Researchers studying Army soldiers before and after their combat deployments found higher rates of alcohol abuse after they returned home. But they were shocked to see an opposite trend among those who had actually killed in combat.
“We were very surprised by the findings,” study co-author Cristel Russell said in an American University-published summary. “Most previous research supported the prediction that more traumatic experiences would lead to more negative health outcomes, such as alcohol abuse. We found the opposite — that the most traumatic experiences of killing in combat actually led to a decrease in alcohol abuse post-deployment.”
The study, “Changes in Alcohol Use After Traumatic Experiences: The Impact of Combat on Army National Guardsman,” was published this month in the journal Drug and Alcohol Dependence by authors from the Walter Reed Army Institute of Research, American University, and the Uniformed Services University.
Members of an Army National Guard Infantry Brigade Combat Team were surveyed on their alcohol use three months before their 2005-2006 combat deployment to Iraq and then three months after their deployment had ended.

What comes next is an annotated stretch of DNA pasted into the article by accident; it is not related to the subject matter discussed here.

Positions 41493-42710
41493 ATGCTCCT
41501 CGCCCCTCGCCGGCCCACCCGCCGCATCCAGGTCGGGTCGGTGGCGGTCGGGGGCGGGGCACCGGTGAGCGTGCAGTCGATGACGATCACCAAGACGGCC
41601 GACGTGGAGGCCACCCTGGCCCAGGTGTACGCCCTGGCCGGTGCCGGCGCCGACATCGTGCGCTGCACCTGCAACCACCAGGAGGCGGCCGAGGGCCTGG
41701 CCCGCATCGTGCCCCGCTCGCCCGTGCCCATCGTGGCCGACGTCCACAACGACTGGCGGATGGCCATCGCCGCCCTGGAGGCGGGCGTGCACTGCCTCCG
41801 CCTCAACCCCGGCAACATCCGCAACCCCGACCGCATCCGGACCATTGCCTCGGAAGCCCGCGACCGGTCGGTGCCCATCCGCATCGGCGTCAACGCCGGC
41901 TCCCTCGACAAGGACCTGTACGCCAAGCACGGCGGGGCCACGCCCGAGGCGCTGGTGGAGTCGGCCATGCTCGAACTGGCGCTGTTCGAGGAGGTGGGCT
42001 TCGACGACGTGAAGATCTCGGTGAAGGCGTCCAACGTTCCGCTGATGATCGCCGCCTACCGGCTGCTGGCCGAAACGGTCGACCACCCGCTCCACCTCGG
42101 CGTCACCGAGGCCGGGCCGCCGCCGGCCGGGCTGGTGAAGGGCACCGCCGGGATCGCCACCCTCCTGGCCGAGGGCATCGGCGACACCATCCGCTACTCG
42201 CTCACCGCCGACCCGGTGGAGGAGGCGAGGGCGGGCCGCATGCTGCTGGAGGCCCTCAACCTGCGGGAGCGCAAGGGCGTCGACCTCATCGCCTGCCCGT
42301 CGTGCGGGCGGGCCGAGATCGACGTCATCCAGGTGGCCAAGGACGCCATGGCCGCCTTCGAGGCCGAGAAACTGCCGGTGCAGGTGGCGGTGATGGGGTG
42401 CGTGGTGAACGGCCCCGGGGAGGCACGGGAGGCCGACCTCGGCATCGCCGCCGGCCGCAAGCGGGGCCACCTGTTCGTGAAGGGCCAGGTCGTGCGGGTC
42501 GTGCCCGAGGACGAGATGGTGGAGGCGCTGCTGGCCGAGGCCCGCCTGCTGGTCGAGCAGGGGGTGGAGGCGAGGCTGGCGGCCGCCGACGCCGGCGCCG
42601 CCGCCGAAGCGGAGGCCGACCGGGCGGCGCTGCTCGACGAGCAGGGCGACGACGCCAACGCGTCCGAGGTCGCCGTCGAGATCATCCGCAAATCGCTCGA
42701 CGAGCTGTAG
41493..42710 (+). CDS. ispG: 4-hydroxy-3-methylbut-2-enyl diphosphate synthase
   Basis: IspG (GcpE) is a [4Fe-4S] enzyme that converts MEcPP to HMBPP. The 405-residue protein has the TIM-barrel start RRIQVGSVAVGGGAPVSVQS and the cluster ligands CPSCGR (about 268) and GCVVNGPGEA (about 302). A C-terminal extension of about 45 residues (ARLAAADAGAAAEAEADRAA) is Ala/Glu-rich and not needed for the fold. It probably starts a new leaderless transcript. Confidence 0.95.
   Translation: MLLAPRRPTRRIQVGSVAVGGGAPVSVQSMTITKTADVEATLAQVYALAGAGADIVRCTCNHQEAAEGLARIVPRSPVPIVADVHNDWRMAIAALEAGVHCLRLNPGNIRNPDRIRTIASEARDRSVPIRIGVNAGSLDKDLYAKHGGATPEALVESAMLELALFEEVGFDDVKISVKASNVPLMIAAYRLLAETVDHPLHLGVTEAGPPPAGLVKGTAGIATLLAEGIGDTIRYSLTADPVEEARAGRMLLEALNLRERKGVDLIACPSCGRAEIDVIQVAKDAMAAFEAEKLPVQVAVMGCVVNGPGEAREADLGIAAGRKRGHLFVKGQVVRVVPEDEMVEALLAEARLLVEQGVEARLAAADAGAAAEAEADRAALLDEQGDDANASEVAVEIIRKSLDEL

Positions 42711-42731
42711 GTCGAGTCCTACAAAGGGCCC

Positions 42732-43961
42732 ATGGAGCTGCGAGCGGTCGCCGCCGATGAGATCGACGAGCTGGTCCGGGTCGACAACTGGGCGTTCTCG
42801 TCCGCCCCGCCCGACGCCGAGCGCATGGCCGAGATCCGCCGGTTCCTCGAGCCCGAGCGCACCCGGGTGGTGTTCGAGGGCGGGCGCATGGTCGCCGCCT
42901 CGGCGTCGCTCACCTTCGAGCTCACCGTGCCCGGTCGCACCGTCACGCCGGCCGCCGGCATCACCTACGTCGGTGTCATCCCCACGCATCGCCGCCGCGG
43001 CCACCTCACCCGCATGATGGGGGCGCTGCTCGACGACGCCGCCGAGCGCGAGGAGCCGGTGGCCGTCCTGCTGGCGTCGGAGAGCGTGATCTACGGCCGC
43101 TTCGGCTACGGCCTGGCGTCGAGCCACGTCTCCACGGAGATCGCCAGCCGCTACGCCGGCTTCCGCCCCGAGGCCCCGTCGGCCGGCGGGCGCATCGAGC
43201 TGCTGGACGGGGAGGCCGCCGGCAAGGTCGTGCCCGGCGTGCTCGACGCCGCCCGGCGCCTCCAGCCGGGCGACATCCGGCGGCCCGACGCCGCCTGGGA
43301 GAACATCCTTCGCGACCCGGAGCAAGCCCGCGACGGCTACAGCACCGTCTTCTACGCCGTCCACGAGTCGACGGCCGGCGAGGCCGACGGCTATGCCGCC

The study found that alcohol abuse rates among the soldiers rose from 8.51% before deployment to 19.15% after deployment — more than doubling over that period. Among those soldiers, 15.38% abused alcohol after their deployment but not before.
Those numbers weren’t surprising, as past studies have suggested that some percentage of combat veterans will use alcohol to cope with the stress of their experiences.
This study measured six specific combat experiences against future alcohol abuse rates: fighting; killing; threat to oneself; seeing the death or injury of others; witnessing atrocities; and positive experiences.
Soldiers who killed someone during their combat deployment were half as likely to screen positive for alcohol abuse than soldiers who didn’t kill someone during their combat deployment. Over the survey period, alcohol abuse actually decreased among soldiers who killed during combat.
The co-authors theorized that “killing experiences may cause soldiers to have an increased sense of mortality and vulnerability that triggers a focus on self-preservation, which manifests itself in reduced high-risk alcohol consumption,” the research team reported.
The study included some limitations. It relied on soldiers’ judgment and self-reporting and it didn’t measure alcohol consumption beyond three months after deployment. Accuracy could also be improved by measuring a larger sample of soldiers and encompassing additional National Guard units based in other regions of the U.S., according to the authors.
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